We propose to develop and evaluate an alternative method for selecting and manipulating objects in a graphical user interface (GUI) based on circling the target rather than pointing and clicking. Some individuals with disabilities find it difficult or impossible to consistently and efficiently perform operations involving the left and right mouse buttons (e.g., left clicking to select an item or activate a button, right clicking to display a context menu, double-clicking an icon to launch an application, clicking-and-dragging to move an icon or select text). Several alternatives to the left and right buttons on traditional computer mice already exist, including interfaces for adaptive switches and dwell-clicking software, but each approach has its own limitations and trade-offs. Potential advantages of a circling interface include: 7 No need to operate physical buttons or switches; 7 No need to keep the cursor positioned over a target long enough to use dwell-clicking; 7 Compatible with many types of pointing devices. We will establish an advisory board of eight individuals with disabilities who are potential users of the proposed software. Advisory board members will be recruited from the consumers at United Cerebral Palsy of Pittsburgh and Three Rivers Center for Independent Living who have met with Dr. Simpson in the past regarding their computer access needs. We will recruit members with a range of disabilities, including cerebral palsy, spinal cord injury, Parkinson's disease, amyotrophic lateral sclerosis, and multiple sclerosis. We will implement testbed software that allows us to present a variety of realistic pointing tasks which can be completed by circling the target with the mouse cursor, pressing a mouse button, or using dwell-click software. The advisory board will meet every month for the first nine months of the project to review the software. In between meetings, revisions to the software will be posted on a project website. The advisory board will provide feedback regarding all aspects of the software's design. Once the software is completed, we will compare the performance of individuals with disabilities on pointing tasks with a circling interface to performance on the same tasks when using the left and right buttons and with dwell-clicking software. We will test the hypothesis that users with disabilities can perform the target of pointing operations more quickly and accurately with a circling interface than with physical mouse buttons or dwell-clicking software. The proposed research is expected to result in a novel method for selecting and manipulating objects within graphical user interfaces, and is expected to be useful for both computer access and augmentative communication software. For some individuals with disabilities, a circling interface will be more efficient and accurate than alternatives based on switches or dwell-clicking and will make computers and augmentative communication devices easier to use. The proposed circling interface will be relatively easy to integrate into new and existing products, increasing the likelihood of commercial adoption.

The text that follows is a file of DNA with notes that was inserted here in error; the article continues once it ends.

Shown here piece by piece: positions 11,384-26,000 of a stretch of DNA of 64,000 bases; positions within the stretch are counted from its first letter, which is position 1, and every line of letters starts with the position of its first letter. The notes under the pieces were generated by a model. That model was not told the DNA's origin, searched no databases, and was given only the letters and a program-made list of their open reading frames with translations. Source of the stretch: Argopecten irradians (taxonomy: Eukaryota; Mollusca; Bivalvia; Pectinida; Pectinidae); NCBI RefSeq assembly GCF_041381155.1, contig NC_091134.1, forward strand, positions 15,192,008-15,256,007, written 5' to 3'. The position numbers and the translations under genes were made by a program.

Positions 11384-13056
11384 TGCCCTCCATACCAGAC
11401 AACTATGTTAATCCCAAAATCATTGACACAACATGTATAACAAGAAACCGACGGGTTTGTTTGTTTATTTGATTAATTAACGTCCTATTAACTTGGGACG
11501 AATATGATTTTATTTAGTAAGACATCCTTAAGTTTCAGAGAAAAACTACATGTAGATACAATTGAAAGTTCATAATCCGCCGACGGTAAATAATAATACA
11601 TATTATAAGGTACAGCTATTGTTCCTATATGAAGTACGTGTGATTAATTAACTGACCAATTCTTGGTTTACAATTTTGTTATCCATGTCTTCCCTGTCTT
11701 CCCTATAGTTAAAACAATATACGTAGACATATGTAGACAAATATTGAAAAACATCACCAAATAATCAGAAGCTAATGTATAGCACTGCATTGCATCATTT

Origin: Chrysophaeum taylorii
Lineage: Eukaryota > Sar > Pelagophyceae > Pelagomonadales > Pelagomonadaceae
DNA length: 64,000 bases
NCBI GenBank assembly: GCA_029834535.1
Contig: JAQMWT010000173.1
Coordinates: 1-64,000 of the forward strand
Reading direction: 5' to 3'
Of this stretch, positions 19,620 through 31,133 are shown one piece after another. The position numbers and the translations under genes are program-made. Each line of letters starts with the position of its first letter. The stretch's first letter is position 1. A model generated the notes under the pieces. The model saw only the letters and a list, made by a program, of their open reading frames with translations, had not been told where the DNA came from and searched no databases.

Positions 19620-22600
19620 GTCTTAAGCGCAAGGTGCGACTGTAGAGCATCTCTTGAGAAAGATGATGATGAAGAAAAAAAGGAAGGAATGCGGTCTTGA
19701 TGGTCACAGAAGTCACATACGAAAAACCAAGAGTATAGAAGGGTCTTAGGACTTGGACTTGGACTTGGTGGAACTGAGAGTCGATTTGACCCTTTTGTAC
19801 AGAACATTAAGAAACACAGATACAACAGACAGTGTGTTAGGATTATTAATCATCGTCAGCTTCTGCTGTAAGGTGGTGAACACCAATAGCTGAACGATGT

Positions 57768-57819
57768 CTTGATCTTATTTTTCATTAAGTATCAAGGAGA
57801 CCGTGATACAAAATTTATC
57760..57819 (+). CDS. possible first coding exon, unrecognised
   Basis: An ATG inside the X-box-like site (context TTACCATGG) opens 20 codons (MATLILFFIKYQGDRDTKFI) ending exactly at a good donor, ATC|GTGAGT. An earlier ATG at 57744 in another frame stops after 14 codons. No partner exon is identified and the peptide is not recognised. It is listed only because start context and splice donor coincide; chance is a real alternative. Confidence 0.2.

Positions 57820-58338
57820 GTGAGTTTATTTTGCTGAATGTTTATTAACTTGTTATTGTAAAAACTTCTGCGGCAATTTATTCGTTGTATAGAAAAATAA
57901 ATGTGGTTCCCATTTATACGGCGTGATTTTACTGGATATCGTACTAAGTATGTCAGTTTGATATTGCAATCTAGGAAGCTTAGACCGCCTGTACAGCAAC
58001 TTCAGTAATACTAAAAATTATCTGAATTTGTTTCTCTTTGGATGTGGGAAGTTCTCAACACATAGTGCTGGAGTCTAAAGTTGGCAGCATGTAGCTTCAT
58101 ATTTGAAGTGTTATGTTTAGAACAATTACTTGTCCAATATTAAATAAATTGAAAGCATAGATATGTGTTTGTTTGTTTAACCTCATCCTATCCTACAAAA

The proposed research is expected to result in a novel method for selecting and manipulating objects within graphical user interfaces, and is expected to be useful for both computer access and augmentative communication software. A circling interface will improve clinical practice by providing an alternative pointing method that does not require physically activating mouse buttons and is more efficient than dwell- clicking. Our target user population consists of people who find it difficult or impossible operate the standard mouse button, which includes people using head-pointers, eye trackers and other pointing devices that don't have physical buttons and people who have trouble using physical buttons on devices like mice, trackballs and joysticks.